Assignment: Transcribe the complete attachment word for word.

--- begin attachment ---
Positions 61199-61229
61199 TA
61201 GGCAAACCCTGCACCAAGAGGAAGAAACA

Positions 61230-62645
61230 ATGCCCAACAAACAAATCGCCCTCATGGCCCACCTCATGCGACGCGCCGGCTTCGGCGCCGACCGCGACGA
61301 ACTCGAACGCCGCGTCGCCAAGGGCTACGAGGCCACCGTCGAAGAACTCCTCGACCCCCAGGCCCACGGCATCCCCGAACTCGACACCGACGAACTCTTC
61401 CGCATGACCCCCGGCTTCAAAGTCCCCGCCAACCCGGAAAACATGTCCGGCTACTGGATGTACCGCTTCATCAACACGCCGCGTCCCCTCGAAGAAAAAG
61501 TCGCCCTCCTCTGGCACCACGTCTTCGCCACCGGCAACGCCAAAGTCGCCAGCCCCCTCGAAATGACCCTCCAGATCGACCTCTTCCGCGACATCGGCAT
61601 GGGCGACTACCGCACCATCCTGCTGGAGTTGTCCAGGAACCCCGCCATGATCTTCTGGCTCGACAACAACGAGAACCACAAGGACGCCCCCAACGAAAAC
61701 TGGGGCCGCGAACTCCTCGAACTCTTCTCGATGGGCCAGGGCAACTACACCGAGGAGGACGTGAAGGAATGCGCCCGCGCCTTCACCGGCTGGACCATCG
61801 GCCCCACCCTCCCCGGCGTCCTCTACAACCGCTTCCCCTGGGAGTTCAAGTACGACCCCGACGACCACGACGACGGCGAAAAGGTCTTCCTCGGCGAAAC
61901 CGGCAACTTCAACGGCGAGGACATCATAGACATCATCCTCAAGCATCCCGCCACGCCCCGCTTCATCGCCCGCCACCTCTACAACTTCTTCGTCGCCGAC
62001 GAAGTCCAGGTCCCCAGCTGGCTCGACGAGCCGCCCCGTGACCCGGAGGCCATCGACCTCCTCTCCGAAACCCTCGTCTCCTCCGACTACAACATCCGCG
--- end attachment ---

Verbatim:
Positions 61199-61229
61199 TA
61201 GGCAAACCCTGCACCAAGAGGAAGAAACA

Positions 61230-62645
61230 ATGCCCAACAAACAAATCGCCCTCATGGCCCACCTCATGCGACGCGCCGGCTTCGGCGCCGACCGCGACGA
61301 ACTCGAACGCCGCGTCGCCAAGGGCTACGAGGCCACCGTCGAAGAACTCCTCGACCCCCAGGCCCACGGCATCCCCGAACTCGACACCGACGAACTCTTC
61401 CGCATGACCCCCGGCTTCAAAGTCCCCGCCAACCCGGAAAACATGTCCGGCTACTGGATGTACCGCTTCATCAACACGCCGCGTCCCCTCGAAGAAAAAG
61501 TCGCCCTCCTCTGGCACCACGTCTTCGCCACCGGCAACGCCAAAGTCGCCAGCCCCCTCGAAATGACCCTCCAGATCGACCTCTTCCGCGACATCGGCAT
61601 GGGCGACTACCGCACCATCCTGCTGGAGTTGTCCAGGAACCCCGCCATGATCTTCTGGCTCGACAACAACGAGAACCACAAGGACGCCCCCAACGAAAAC
61701 TGGGGCCGCGAACTCCTCGAACTCTTCTCGATGGGCCAGGGCAACTACACCGAGGAGGACGTGAAGGAATGCGCCCGCGCCTTCACCGGCTGGACCATCG
61801 GCCCCACCCTCCCCGGCGTCCTCTACAACCGCTTCCCCTGGGAGTTCAAGTACGACCCCGACGACCACGACGACGGCGAAAAGGTCTTCCTCGGCGAAAC
61901 CGGCAACTTCAACGGCGAGGACATCATAGACATCATCCTCAAGCATCCCGCCACGCCCCGCTTCATCGCCCGCCACCTCTACAACTTCTTCGTCGCCGAC
62001 GAAGTCCAGGTCCCCAGCTGGCTCGACGAGCCGCCCCGTGACCCGGAGGCCATCGACCTCCTCTCCGAAACCCTCGTCTCCTCCGACTACAACATCCGCG